Want Less Fear, More Joy? Take the Next Step

I stepped off the train into a blizzard. As I stood there trying to figure out where to go, I heard the conductor’s cry of All Aboard!, and knew I would soon be left to fend for myself. Yet fear never entered my consciousness. Instead, fully immersed in the moment and its requirements, I took the next step.

This has become my mantra recently: Take the next step. Take the next step. It brings me into the moment where action lives. The future is where fear lives: The Unknown. The present offers reality and choices.

That day last month in Colorado, I took the next step and located the bus stand. I took the next step and boarded the bus. I took the next step and dragged my 80 pounds of luggage (thank goodness for wheels) across a highway in snow so thick I could barely see the approaching cars. Then, because it was too early to check into my hotel, I took the next step and found a restaurant where the owner let me come inside and wait even though he wasn’t yet open for business.

Tired but happy as the bus pulls away.

This perhaps sounds like a horrible day, but it wasn’t. Everything came together in divine order. The bus pulled up the second I located the bus stand. The kind owner of the restaurant let me wait inside in the warmth. If I had thought about this ahead of time, somehow known what might have happened, it could have caused fear and stress. I’d have worried how I would get from the train station to my hotel in a blizzard. Instead, taking each step in the current moment, it wasn’t a fear-based experience; it was life—and it worked out.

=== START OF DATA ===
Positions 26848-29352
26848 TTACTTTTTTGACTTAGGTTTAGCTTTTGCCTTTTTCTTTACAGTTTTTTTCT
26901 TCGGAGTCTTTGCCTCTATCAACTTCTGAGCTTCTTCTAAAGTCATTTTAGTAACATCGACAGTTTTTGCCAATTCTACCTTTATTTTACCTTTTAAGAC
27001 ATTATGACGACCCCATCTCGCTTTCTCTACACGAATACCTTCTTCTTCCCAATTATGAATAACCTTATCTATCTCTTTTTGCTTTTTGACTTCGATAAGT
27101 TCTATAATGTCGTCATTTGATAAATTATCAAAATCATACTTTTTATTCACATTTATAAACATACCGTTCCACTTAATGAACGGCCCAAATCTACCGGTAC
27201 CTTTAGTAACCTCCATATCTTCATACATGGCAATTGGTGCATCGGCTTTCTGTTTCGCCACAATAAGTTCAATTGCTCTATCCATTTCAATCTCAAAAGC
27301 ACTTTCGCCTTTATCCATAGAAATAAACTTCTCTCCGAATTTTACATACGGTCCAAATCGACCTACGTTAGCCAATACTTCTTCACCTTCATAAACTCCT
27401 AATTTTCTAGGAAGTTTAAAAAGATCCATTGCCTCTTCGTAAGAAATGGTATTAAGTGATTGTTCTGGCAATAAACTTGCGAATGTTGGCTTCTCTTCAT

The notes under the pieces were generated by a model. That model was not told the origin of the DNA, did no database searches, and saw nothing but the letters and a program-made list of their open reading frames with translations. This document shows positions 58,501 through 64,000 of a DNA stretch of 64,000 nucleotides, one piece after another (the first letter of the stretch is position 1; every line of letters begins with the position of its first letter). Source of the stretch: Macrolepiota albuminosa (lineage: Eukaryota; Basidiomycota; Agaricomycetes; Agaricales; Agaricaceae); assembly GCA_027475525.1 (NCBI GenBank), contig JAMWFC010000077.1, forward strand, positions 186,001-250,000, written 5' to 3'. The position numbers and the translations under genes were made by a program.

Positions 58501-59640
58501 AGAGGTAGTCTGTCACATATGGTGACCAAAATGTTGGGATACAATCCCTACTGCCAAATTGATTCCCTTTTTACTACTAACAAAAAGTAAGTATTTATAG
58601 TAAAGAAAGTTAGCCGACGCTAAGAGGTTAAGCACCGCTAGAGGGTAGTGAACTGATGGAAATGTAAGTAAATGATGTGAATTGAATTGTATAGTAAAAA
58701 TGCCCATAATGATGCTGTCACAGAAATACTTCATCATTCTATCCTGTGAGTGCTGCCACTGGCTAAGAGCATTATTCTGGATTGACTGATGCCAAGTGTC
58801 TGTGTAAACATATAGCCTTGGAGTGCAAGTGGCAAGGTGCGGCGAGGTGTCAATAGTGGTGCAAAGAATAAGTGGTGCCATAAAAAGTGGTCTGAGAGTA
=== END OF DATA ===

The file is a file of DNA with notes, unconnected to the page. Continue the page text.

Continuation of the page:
There is a lot of fear about the future these days with the current political climate, the Earth and its climate, and a general degree of anxiety in the people I meet. But that is living in the future where fear resides. In the present, we can look at our situations (What activism calls to you? What would you like to change?) and simply take the next step. And then the next. And in the process affect change from the present and a place of conscious action—instead of a place of fear.

So, what’s your next step?

Below is a video I took wearing a Qlippie clip-on camera when I arrived in Winter Park. The wind was fierce, the windchill about -6, and the 8,753 altitude had me huffing, but wait for my laugh of pure joy when I see the bus pull up just as I locate the bus stop. 

Read more about Colorado by rail:

You Won’t Want to Miss These 4 Great Places to Eat in Winter Park

My New Favorite Travel Accessory

A Lesson in Breeding Mason Bees

An Amazing View on the California Zephyr

Notes from the Train: The Good, the Bad, the Glorious

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